Common name: scarlet kale, curly scarlet kale
Height: 36 in (90 cm)  Spacing: 18-24 in (45-60 cm)
Aspect: full sun; partial shade
Soil: fertile; humus-rich; well-draining
Water: regular
Days to Maturity: 50 – 60 days from transplant

Description: An open pollinated, tall, ultra-hardy plant with large, frilly leaves. New leaves are blue-green in colour, maturing to a vibrant deep purple-red. Biennial.


Special Notes: This is a relatively new variety from the UK. As with other kales, ‘Scarlet Curled’ is full of healthy nutrients and anti-cancer properties. But do not limit this one to the vegetable garden! The gorgeous frilled leaves on this cultivar add a delightful splash of sensuous red tones to the ornamental garden. Just be sure to place it where you can still easily harvest a few leaves for the morning smoothie or dinner salad.


How to Grow: Kale prefer humus-rich soil, although they are decently tolerant of almost any soil conditions. Soil acidity is another matter…preferring a pH of 6.5 – 6.8. Targeting this range will greatly benefit the plant’s abilities to draw up necessary nutrients from the soil.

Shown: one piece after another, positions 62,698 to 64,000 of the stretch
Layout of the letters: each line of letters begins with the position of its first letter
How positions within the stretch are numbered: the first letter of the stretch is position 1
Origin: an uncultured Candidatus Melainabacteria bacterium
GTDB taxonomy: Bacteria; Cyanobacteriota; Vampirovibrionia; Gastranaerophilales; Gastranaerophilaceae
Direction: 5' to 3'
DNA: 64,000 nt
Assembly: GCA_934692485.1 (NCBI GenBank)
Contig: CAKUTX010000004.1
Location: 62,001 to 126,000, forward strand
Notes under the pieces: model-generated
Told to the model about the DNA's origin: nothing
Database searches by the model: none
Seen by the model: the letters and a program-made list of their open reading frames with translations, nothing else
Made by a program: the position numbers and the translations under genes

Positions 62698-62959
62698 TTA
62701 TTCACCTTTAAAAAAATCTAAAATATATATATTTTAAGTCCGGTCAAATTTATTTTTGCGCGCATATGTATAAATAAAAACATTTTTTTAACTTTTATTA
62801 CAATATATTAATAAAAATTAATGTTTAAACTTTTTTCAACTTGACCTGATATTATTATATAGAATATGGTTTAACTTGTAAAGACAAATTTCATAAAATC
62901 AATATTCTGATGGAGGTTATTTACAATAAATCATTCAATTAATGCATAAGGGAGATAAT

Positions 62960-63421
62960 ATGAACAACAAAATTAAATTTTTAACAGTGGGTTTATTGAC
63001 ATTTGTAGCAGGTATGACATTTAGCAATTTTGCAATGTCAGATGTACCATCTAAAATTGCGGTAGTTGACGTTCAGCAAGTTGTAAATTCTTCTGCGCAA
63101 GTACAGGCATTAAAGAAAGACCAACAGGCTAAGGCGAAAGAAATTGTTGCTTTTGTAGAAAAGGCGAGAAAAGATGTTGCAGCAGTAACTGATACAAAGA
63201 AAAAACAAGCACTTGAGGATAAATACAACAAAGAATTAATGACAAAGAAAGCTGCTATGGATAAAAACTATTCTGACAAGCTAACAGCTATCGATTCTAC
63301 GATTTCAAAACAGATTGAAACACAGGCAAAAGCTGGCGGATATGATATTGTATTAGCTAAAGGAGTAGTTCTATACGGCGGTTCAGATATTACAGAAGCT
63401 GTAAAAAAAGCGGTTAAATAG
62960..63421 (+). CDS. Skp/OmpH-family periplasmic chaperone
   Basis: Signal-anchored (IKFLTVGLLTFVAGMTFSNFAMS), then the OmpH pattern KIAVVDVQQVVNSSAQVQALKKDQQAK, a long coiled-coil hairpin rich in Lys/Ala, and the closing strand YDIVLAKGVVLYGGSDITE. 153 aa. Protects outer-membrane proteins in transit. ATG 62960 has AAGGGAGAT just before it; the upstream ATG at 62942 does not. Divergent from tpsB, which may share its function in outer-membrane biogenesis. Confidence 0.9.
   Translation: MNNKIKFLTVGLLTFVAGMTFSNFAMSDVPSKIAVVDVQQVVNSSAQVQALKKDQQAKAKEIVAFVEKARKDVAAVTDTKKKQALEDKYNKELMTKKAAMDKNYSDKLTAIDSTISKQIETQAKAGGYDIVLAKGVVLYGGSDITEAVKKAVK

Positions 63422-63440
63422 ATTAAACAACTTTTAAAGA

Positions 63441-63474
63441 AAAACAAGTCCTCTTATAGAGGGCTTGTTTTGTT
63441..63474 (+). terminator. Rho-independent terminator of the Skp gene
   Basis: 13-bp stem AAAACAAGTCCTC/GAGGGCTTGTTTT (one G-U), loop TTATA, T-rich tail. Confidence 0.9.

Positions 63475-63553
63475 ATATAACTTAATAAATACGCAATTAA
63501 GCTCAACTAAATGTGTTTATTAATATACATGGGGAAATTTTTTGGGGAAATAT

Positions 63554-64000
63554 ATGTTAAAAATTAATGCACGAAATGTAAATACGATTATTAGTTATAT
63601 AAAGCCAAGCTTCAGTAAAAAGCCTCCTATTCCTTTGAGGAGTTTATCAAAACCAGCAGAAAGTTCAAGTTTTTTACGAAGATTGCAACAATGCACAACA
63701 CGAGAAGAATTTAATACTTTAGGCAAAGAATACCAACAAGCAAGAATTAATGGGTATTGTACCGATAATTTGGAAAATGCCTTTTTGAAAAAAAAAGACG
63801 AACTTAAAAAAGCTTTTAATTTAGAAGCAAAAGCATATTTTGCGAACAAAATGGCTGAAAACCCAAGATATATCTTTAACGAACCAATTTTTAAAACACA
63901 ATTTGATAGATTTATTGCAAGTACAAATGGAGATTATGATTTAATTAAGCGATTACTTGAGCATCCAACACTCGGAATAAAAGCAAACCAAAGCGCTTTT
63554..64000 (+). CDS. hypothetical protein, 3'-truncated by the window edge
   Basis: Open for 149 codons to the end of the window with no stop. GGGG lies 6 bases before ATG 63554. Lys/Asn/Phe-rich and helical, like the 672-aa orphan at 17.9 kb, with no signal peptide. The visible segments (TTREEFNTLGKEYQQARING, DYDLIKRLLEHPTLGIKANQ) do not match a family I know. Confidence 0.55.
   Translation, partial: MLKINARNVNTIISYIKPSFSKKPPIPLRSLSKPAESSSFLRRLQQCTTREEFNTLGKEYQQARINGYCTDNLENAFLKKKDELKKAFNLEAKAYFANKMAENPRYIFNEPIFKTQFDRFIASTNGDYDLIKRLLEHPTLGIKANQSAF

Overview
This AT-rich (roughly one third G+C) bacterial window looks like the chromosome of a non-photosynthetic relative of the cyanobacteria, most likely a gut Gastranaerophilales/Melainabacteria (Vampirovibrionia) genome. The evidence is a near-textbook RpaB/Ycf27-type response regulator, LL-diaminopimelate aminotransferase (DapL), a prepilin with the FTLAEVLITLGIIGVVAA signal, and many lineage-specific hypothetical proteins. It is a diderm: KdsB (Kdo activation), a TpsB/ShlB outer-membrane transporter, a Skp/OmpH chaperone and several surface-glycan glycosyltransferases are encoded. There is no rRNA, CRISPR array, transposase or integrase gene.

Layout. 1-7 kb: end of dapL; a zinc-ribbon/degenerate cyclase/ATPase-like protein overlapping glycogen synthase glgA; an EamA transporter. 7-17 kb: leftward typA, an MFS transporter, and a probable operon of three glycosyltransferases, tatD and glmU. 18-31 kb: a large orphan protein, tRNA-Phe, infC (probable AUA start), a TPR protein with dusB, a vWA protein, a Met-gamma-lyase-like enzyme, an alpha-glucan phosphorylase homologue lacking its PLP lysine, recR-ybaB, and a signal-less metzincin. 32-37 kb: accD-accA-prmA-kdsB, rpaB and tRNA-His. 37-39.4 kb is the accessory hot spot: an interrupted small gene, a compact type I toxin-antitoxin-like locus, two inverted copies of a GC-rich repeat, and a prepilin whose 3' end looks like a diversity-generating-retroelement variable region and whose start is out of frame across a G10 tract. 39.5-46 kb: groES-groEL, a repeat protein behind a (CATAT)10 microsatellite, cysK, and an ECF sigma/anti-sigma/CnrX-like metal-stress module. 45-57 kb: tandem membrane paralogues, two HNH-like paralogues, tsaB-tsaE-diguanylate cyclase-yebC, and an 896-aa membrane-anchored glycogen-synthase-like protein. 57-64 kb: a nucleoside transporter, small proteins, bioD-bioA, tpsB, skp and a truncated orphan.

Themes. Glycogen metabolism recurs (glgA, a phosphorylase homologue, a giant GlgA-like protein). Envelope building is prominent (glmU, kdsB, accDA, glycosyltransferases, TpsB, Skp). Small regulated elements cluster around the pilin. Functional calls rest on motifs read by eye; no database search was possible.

Here in the Pacific Northwest, timing for direct seeding kale in the garden is early March…so as soon as you can work in the garden, work lime into the designated spot in the vegetable garden where kale will be sowed or transplanted. This should be done 2 – 3 weeks prior to seeding.

Soil temperature range for kale seed germination is 10 – 30 °C (50 – 85 °F), but they have been known to germinate at low soil temperatures of 5 °C (41 °F). At the other end of the scale, being a cool season crop, seed germination is very poor at temperatures nearing 35 °C (95 °F).